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Neurol Res. 2007 Sep;29(6):588-93.

Long-term follow-up outcome after surgical treatment for lesional temporal lobe epilepsy.

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  • 1Department of Neurosurgery, Nara Medical University, Nara, Japan.



Lateral or neocortical temporal lobe epilepsy (TLE) is regarded as a distinct clinical entity from medial TLE. Surgery for neocortical TLE can be considered as a viable treatment option; however, there is very limited information available on aspects such as long-term seizure outcome. Thus, we retrospectively reviewed our ten surgical cases of lateral TLE with a minimum 2 year follow-up outcome.


The series comprised four male and six female patients, ranging in age from 3 to 46 years (mean: 28.8 years). Seven cases were found to be drug-resistant. Invasive pre-surgical evaluation for intractable epilepsy was performed in six patients.


The pathologic lesions were removed completely in nine cases. Lesionectomy alone was performed in four cases and total epileptogenic focus resection was confirmed in four cases. The epileptogenic regions within eloquent areas were preserved in two cases. The medial temporal structure was intact and preserved in all cases. Neuropathologic diagnoses were cavernoma in three cases, astrocytoma (grade 2) in two cases, arteriovenous malformation in two cases, gliosis in two cases and ganglioglioma in one case. The mean duration of follow-up was 6.5 years (range: 2.2-9.3 years). Outcomes categorized according to Engel classes were class I (E1) in six cases and class II (E2) in four cases. Patients who had post-operative seizures may also achieve long-term seizure decrease or freedom in three cases: case 5 (E4-E2), case 6 (E4-E2) and case 7 (E3-E1). Thus, worthwhile improvement was achieved in 100% of the cases in this series, with 60% of patients being seizure-free during the followed-up period.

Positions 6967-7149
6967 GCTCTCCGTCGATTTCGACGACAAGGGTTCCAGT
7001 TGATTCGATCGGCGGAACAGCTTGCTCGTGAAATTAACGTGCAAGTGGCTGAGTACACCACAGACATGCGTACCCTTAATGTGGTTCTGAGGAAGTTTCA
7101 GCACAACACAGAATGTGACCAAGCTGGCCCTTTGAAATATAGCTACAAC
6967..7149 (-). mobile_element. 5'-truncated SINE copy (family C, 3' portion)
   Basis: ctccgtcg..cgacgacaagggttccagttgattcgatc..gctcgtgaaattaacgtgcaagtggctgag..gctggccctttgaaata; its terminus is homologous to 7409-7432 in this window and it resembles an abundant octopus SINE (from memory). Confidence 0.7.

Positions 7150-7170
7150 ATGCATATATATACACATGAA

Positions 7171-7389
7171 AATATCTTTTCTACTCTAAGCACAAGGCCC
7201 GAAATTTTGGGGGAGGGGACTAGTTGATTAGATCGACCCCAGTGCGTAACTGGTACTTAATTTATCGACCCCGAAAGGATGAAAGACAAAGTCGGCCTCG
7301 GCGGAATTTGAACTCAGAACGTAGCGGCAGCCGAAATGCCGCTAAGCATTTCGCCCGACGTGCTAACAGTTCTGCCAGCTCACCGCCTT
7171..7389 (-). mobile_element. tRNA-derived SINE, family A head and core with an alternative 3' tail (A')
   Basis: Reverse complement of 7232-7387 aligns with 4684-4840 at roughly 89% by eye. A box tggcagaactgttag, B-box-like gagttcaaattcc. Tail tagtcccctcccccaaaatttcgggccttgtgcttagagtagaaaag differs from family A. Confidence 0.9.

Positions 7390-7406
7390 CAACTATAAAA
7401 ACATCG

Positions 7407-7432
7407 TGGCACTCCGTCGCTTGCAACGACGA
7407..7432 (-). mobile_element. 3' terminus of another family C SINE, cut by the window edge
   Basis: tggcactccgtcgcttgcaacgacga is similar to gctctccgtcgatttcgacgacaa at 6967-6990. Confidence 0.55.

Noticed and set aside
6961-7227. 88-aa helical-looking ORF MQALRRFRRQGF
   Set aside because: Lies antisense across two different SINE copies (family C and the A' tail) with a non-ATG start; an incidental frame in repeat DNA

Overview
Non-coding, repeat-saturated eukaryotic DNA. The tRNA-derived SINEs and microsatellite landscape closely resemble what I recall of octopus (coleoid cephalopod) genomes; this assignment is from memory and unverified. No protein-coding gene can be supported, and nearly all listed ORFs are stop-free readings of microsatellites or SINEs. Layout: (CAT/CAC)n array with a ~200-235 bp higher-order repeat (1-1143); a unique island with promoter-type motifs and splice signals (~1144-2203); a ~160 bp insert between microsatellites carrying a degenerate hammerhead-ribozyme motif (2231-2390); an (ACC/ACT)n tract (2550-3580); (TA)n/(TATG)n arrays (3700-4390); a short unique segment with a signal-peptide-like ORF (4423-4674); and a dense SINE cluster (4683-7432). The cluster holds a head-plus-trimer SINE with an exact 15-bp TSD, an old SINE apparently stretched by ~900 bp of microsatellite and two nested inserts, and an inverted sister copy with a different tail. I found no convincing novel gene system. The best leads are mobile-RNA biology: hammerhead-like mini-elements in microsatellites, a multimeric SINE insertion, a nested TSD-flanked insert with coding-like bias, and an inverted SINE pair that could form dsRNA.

The controlled long-term follow-up results suggested that surgery for lesional TLE can be considered as a viable treatment option to control seizure with a low morbidity rate and good outcomes.

[PubMed - indexed for MEDLINE]
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